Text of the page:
July WaterWorks News: Rate hikes spur opposition, water main causes cave-in, stimulus funds arriving slowly

July 2010 Vol. 65 No. 7
A scene in Gainesville after a water main burst flooded a street and caused a cave-in.

According to the New Jersey Department of Environmental Protection, the state uses one trillion gallons of water per day. That's enough to cover the entire state in 8 inches of water. "Despite the fact that we've just come out of the wettest winter in recent memory, New Jersey's water supply is slowly diminishing," Bigelow told the audience. "And the availability of water has a direct impact on a community's ability to grow." The decline has been caused, in part, by salt water intrusion into regional coastal plain aquifers, and increasing levels of contamination. As a result, NJDEP severely reduced the amount of water that could be pulled from wells, forcing water providers to turn to more complex and costly surface water systems. "We have proposed several conservation programs that if implemented would help reduce water consumption, and in many cases help reduce water bills. We call this concept Save Blue, Save Green," said Bigelow.

Another driver where water will impact the economic outlook is the state's aging 30,000 miles of water infrastructure (about 8,600 of which belong to New Jersey American Water), which according to the U.S. EPA will take up to $10 billion over the next 20 years to replace. "Most of these assets are buried and have been out of sight and mind for many years. We are replacing pipes at a frequency rate that requires an asset life of 300 to 500 years. Unfortunately, pipes do not last that long and their original cost of $1/ft is now more than $100/ft to replace," said Bigelow. "Clearly, there is a need for the water industry to step up investing in the state's infrastructure, and that can be challenging in the current economic climate. As I mentioned earlier, without infrastructure investment, communities will not continue to attract businesses and maintain quality of life."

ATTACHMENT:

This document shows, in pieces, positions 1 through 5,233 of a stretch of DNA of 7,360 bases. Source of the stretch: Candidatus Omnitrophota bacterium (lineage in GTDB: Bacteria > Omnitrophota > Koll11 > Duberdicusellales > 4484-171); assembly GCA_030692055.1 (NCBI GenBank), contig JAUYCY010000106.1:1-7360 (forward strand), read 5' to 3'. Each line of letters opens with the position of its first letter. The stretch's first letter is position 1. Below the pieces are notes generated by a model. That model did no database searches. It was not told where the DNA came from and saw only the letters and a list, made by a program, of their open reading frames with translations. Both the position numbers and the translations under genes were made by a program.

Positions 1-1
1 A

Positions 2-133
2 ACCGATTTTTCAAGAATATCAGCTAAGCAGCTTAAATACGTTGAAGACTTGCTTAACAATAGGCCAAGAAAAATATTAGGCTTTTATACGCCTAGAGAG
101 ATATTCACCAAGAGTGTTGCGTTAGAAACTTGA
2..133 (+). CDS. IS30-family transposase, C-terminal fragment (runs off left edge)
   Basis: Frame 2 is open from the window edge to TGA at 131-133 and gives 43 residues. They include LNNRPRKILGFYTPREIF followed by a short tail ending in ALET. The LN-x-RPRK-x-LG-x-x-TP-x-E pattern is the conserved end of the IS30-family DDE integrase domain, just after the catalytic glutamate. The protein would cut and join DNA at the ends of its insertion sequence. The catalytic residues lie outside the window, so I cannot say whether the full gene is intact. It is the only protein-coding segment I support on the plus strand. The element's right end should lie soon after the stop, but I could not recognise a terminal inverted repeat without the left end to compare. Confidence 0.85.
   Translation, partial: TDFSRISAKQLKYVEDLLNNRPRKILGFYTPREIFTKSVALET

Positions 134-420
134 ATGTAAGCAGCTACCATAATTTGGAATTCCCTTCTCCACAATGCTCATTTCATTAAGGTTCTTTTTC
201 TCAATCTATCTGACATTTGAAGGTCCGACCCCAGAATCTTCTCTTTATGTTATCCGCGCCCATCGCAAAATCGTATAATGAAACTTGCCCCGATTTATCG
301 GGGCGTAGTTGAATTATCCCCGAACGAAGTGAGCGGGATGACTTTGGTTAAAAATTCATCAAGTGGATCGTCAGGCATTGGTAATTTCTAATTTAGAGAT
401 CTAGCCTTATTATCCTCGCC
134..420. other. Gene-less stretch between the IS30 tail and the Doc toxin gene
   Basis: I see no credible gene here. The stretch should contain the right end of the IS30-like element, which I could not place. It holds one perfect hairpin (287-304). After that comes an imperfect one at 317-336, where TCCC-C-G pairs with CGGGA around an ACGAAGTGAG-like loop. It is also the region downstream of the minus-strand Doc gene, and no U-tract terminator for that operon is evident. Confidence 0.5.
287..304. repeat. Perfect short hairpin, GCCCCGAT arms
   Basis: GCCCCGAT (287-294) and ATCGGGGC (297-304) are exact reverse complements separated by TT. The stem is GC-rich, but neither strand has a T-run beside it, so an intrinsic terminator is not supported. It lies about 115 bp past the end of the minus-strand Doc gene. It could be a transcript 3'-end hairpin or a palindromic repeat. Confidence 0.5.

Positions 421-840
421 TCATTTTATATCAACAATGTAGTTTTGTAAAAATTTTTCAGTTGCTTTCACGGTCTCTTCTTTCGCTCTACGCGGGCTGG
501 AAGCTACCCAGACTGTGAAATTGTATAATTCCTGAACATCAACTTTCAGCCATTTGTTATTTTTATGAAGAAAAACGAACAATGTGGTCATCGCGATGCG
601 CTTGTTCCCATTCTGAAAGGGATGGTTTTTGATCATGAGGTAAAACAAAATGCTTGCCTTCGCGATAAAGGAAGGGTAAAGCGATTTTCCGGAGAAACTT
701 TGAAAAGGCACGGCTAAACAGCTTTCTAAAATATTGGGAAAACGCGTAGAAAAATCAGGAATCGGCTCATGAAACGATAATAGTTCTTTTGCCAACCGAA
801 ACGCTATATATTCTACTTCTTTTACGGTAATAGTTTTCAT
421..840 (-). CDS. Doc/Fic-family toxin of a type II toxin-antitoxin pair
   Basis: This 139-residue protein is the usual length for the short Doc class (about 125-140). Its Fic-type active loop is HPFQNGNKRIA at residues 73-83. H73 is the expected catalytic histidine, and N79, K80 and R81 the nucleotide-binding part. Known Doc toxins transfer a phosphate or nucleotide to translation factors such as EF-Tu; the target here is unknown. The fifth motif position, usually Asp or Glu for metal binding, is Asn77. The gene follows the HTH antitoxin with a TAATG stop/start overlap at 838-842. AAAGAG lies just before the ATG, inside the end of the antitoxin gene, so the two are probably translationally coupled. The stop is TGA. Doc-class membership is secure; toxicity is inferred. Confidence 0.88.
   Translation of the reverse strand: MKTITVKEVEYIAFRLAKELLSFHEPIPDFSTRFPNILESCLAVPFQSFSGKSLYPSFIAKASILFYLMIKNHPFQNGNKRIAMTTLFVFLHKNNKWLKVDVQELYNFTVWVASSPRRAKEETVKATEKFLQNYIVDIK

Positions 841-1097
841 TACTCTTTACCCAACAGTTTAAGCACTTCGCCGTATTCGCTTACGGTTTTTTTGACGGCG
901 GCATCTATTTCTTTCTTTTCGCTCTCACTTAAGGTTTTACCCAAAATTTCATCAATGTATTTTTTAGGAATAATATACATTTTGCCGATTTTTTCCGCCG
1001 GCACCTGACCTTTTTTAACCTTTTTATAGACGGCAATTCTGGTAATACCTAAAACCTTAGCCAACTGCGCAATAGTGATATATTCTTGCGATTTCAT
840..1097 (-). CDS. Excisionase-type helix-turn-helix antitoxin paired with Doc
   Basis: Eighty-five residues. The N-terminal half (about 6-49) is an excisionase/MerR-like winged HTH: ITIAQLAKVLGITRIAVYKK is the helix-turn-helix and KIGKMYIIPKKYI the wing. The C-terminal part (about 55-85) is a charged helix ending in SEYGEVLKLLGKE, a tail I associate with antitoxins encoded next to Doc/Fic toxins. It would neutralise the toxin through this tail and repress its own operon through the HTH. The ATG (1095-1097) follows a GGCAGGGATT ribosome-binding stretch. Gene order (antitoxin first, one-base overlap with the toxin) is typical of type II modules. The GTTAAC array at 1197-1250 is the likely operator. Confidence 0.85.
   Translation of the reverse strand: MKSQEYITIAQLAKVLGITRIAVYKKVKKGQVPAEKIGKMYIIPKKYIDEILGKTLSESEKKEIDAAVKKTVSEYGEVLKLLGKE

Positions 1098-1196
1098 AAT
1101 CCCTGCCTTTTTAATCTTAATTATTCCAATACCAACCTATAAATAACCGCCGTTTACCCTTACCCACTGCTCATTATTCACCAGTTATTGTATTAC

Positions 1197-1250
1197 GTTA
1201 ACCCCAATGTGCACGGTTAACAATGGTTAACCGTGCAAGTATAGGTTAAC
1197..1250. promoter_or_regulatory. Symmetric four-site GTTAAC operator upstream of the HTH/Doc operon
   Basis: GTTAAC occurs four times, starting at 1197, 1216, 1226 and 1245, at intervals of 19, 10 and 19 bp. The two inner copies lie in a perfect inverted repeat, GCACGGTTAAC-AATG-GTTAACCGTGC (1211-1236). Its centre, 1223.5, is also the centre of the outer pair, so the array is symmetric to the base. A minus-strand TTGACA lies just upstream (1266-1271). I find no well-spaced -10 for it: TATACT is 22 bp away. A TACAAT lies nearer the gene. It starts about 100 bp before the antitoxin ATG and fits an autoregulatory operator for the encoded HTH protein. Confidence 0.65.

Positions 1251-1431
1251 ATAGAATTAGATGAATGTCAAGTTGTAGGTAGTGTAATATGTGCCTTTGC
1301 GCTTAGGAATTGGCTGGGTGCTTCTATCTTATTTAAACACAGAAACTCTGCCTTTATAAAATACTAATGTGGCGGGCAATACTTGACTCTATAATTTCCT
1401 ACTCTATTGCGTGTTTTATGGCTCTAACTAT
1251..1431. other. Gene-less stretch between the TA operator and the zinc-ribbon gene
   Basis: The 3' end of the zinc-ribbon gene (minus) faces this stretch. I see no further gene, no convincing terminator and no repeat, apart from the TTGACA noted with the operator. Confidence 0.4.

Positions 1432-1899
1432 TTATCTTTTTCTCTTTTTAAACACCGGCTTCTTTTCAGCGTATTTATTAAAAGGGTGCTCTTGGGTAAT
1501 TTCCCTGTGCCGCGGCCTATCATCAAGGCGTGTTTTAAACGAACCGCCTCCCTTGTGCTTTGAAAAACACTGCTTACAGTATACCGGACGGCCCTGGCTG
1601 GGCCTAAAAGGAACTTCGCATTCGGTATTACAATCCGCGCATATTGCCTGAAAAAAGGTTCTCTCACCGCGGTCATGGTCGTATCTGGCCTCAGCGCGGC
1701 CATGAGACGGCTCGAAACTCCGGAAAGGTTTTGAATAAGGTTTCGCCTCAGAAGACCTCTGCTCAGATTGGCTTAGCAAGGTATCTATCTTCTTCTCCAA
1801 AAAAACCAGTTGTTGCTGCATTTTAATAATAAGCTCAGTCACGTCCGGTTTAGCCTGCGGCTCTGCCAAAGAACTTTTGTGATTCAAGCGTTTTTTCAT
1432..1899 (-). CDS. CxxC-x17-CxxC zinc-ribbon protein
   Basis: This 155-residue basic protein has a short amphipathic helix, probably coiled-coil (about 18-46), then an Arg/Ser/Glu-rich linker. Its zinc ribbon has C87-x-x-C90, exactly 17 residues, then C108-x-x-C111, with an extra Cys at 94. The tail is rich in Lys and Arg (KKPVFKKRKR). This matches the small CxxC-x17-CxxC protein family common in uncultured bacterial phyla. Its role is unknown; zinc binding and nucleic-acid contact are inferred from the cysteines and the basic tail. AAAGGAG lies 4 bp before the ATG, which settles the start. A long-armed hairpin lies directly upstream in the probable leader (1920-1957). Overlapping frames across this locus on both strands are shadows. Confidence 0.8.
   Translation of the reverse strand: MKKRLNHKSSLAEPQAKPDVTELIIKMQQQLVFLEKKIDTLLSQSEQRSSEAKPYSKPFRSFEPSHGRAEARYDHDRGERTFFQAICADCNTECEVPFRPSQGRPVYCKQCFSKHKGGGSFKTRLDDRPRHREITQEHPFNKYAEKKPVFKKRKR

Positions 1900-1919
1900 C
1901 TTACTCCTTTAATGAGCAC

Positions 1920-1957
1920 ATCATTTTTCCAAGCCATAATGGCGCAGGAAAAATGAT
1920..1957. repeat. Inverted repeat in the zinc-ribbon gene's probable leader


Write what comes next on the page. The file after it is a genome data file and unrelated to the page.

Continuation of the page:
Endangered Upper Delaware River
The Upper Delaware River, the drinking water source for 17 million people across New York, New Jersey and Pennsylvania is at risk from shale fracking for natural gas, a process that poisons groundwater and creates toxic pollution, according to an association report. This threat landed the Upper Delaware in the number one spot in the American Rivers organization’s America's Most Endangered Rivers: 2010 edition.